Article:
Oh boy, I have to speculate the AOL purchase of Huffington Post is going to be a bonanza of great fodder, for weeks/months/years to come.
The World Wide Web is, still, buzzing with some great stuff, from multiple angles.
First off, in the "Told-You-So" Department, Greg Sargent, over The Plum Line, has the scoop on Arianna's plans to continue not to pay her writers, and it's called "Citizen Journalism";
Arianna Huffington is planning to use AOL's infrastructure to launch a major expansion of citizen journalism in advance of the 2012 presidential campaign, she tells me in an interview, sharing new details about her vision of expanded political coverage in the wake of the merger with AOL.
Huffington described her plan as "Jeffersonian," and she says she plans to use AOL's Web site Patch.com, a network of sites that cover local news at the granular level, as a vehicle for expansion modeled on HuffingtonPost's 2008 "Off the Bus" coverage. "Off the Bus" made a splash when candidate Barack Obama was caught on tape suggesting that economically distressed voters are "bitter" and "cling to guns or religion," and if Huffington has her way, she will oversee a massive increase in such coverage next year.
"We are going to dramatically accelerate this in 2012," said Huffington, who discussed the idea on a conference call yesterday with Patch.com employees. "We will have thousands and thousands of people covering the election. Covering the Repulicans. Covering the Democrats. Just being transparent about it."
Huffington -- who said high-level editorial staffing decisions were still being worked out -- also provided the first clear glimpse of her plan to graft the HuffPo vision on to the AOL infrastructure. "Patch already has professional editors," she said, adding that freelancers across the country would work with those editors "the way that the Huffington Post pairs young reporters with established editors. It's something we can also do at the local level."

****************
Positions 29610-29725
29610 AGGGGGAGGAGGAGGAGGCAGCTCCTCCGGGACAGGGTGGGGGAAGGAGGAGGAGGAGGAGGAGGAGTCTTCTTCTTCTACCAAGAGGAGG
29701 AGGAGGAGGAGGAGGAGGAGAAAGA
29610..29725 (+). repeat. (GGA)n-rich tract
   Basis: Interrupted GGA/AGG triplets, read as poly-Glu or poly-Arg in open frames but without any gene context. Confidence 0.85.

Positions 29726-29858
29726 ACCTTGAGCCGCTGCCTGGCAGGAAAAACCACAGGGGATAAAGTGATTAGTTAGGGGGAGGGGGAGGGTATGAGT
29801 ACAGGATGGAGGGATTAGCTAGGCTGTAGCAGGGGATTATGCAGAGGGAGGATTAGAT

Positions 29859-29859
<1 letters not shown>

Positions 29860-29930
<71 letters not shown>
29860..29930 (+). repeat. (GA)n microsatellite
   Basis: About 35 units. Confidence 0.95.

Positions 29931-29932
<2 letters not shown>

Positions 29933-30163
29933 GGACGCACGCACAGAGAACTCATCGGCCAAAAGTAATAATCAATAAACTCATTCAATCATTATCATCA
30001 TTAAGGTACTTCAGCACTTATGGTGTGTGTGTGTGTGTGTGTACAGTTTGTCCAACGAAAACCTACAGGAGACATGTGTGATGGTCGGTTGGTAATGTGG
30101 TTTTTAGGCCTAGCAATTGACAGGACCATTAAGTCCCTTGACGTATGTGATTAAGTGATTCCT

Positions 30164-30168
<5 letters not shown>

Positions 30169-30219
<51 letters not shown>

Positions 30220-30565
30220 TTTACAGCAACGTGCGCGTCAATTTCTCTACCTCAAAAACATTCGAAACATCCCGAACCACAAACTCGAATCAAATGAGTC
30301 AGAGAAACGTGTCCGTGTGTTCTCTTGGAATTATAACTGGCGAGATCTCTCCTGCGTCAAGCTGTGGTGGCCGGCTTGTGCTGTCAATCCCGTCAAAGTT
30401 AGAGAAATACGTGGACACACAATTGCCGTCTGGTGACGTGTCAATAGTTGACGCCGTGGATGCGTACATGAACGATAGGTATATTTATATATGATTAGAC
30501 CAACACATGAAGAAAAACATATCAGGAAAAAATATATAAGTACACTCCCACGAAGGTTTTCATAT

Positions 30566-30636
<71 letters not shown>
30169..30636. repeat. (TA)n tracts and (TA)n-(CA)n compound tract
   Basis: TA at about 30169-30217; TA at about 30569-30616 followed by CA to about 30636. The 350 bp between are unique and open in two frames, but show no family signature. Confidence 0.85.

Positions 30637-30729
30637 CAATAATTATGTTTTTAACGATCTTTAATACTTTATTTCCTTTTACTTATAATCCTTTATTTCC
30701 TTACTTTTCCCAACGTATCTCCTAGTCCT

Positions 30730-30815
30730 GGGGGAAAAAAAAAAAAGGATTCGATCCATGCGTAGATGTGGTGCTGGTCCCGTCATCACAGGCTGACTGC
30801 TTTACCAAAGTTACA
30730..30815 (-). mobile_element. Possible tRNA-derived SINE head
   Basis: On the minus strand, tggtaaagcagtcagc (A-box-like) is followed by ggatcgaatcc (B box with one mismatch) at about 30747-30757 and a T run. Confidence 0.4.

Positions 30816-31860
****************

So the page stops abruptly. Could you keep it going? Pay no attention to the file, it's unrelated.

The expansion of citizen journalism seems likely to expand the current model by which a massive amount of content is generated by unpaid freelancers who are looking to get their voices heard. If she gets her way, the site's current identity won't change, preserving the site's community feel but expanding it in new directions.
"The first thing I said about Huffington Post is that I don't want to talk to the choir," she said. "I wanted to use this platform to inform millions of people. Now that can be dramatically accelerated."
Cute, throwing in the "Jeffersonian" thing.
The third President of the United States, Thomas Jefferson, acquired and sold hundreds of slaves throughout his lifetime. Jefferson first acquired slaves through his father's inheritance and by his marriage to Martha Wayles Skelton. According to one historian, Jefferson remained silent and did nothing to challenge slavery after the Revolutionary War era, America's most urgent and pressing social problem. Jefferson's lavish spending left him in debt, and all but one of Jefferson's slaves that remained were sold after his death to pay his debts. Jefferson today remains a complicated American icon and his writings and behavior on slavery are full of contradictions. Jefferson, master of Monticello, relied heavily on slavery to support himself and his family's luxurious lifestyle.
Slaves ... Freelancers ...And, coming "Citizen Journalism" ...
It certainly is "Jeffersonian"
“It’s like Friendster buying Facebook.”
Meanwhile, it appears a majority of Huffpoers are despondent, feeling like Arianna sold them out
From this large sample, a whopping 81 percent (405) opposed the acquisition in terms that ranged from confused to pessimistic to, most frequently, downright livid. Only 19 percent (95) were optimistic, though many of those were far closer to neutral.